Types of Dental X-rays

Dentists do their best to deliver quality dental treatments to all their patients. However, sometimes, the inconsistencies in the patient’s dental health may not be readily visible to the dentist. The visual examination does not tell the dentist all he needs to know about a patient’s oral health. 

For this reason, dental X-rays are a much valued dental accessory to help visualize parts of the oral cavity that are not visible to the naked eye. X-rays help the dentist accurately diagnose and treat oral abnormalities early before they can rear their ugly heads in. 

Even after examining your oral mouth and reviewing all the dental x-ray images, your dentist does not find any cavities or atypical growth, you can let out a deep sigh that he or she has seen the whole picture. Your oral health is okay!

Are dental X-rays necessary?

Radiograph or X-ray is a valuable diagnostic tool to help check your oral cavity for various dental diseases. According to the Academy of General Dentistry (AGD), dental X-rays can help reveal many dental deviations and monitor the health of the oral structures:

●       Find dental cavities and the extent of these cavities

●       Help visualize tooth roots

●       Evaluate the health of the bony area around the tooth root

●       Assess the growth and development of primary (baby teeth)

●       Recognize congenitally missing teeth or impacted wisdom teeth

●       Check signs of cysts, abscesses, and other masses (benign or malignant masses).

●       Monitor the health of the tooth through the installation of preventive measures

How often should you get a dental X-ray?

Dental X-rays are usually taken annually. However, dental X-rays should be taken depending on specific factors such as the individual’s age, oral health, the risk for disease, and any other signs and symptoms depicting an oral disease. 

This means that there is no “one-size-fits-all” analogy when it comes to getting a dental X-ray. Dentists usually adhere to the “ALARA” principle which stands for “As Low As Reasonably Achievable”. This principle helps guard the doses needed to expose the patient to and for how long.

Types of dental X-rays

There are two major types of dental X-rays – intraoral X-rays and extraoral X-rays.

 Intraoral Radiographs

These are the most common types of dental X-rays you are likely to encounter during a routine dental exam. The different types of intraoral X-rays show different aspects of the teeth, namely:

●       Bitewing X-rays: You will be asked to bite down on a device (wing-shaped, hence the name) while taking the X-ray. These are done to help your dentist locate cavities in the teeth in front of your molars which are otherwise difficult to find.

●       Periapical X-rays: These X-rays show the entire length of the tooth from the crown to the root and can only focus on one or two teeth at a time.

●       Occlusal X-rays: Also known as palatal X-rays, they show the entire arch of the teeth in either of your jaws. These are larger in size and help the dentist analyze the tooth growth, development, and placement in children.

Extraoral Radiographs

These X-rays are made with the film placed outside the mouth. These are important to highlight important information in the jaw and skull to give the dentist a “bigger picture” of oral health and hygiene.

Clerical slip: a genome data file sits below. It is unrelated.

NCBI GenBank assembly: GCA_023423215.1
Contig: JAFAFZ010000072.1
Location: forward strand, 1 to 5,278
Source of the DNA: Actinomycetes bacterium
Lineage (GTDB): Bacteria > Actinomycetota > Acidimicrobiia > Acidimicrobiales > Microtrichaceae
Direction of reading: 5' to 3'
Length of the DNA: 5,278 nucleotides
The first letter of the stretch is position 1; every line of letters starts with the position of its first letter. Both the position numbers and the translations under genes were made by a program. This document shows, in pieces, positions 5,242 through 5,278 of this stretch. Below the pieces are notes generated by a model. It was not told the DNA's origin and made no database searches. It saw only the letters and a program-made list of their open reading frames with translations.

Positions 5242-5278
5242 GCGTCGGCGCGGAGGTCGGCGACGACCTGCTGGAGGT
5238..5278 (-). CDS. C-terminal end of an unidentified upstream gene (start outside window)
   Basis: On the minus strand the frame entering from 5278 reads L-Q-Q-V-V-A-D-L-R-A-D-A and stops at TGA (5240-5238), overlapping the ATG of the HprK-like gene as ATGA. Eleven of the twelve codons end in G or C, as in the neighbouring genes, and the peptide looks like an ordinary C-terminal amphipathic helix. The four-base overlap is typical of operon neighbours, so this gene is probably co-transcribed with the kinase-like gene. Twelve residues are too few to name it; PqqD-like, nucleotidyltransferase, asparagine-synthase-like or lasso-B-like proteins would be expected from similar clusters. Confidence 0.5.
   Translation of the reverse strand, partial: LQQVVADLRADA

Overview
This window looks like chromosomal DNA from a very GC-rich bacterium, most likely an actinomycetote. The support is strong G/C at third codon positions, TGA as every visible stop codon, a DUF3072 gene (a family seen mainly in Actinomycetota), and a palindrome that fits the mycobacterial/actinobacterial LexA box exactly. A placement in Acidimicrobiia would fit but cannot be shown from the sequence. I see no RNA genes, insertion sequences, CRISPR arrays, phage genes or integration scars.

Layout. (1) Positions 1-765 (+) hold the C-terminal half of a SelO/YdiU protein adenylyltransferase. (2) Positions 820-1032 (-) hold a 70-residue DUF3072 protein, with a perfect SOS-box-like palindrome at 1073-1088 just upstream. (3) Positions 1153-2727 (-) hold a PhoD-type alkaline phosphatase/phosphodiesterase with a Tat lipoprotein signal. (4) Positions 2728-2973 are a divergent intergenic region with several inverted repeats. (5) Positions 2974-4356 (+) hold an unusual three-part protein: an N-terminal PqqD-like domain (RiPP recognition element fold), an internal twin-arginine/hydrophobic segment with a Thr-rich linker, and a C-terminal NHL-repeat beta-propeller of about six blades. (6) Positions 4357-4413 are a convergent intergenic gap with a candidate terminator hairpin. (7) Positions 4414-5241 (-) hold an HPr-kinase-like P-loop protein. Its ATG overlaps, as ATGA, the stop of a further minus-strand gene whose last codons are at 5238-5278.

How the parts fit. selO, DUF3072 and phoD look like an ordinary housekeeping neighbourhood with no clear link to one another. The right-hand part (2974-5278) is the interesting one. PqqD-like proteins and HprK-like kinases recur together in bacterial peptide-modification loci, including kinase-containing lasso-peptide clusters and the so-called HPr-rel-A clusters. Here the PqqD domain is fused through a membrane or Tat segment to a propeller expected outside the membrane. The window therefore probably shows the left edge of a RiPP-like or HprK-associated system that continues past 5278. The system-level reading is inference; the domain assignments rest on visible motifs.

●       Panoramic X-rays: They are used to show the entire mouth in a single image and may be used to visualize tooth development as well as to screen for tumours and impacted teeth.

●       Cephalometric X-rays: These radiographs show the entire side of the head. They are used for orthodontic treatment planning, diagnosing various issues like sleep apnea and Temporomandibular joint disorders (TMD).

●       Cone-beam computed tomography (CT): These are used for dental implant treatment planning and to evaluate the jaws and face. The images are taken using a cone-bean that rotates around you to take 3D pictures.

●       Standard computed tomography (CT): This type of X-rays may be done to determine the size and placement location for dental implants. It has a higher radiation dose exposure and must be done at a radiologist’s office.

With dental innovations rapidly progressing, digital dental X-rays have also made a noteworthy spot at many dental clinics. These use a sensor to capture the images that are then uploaded onto the computer software. The amount of radiation you are exposed to with digital X-rays is also significantly lower than a traditional X-ray.

Are dental X-rays safe?

According to the American Dental Association (ADA), dental X-rays are safe! Radiation exposure associated with dentistry represents only a minor contribution to the total exposure from various sources. The ADA, however, urges all dentists and patients to have an added protection of a leaded apron to cover the abdominal area. A leaded collar may also be used to protect the thyroid. 

If you are pregnant or breastfeeding, you should let your dentist know, though routine dental X-rays do not pose any risk to the pregnancy and should not be avoided.

Dental X-rays are important for your dentist to assess your oral health properly. If you have any concerns about dental X-rays, you should always discuss the treatment plan and recommendations with your dentist. This includes discussing the liabilities and necessities of a dental X-ray for your oral and general well-being.

Updated On October 7, 2020

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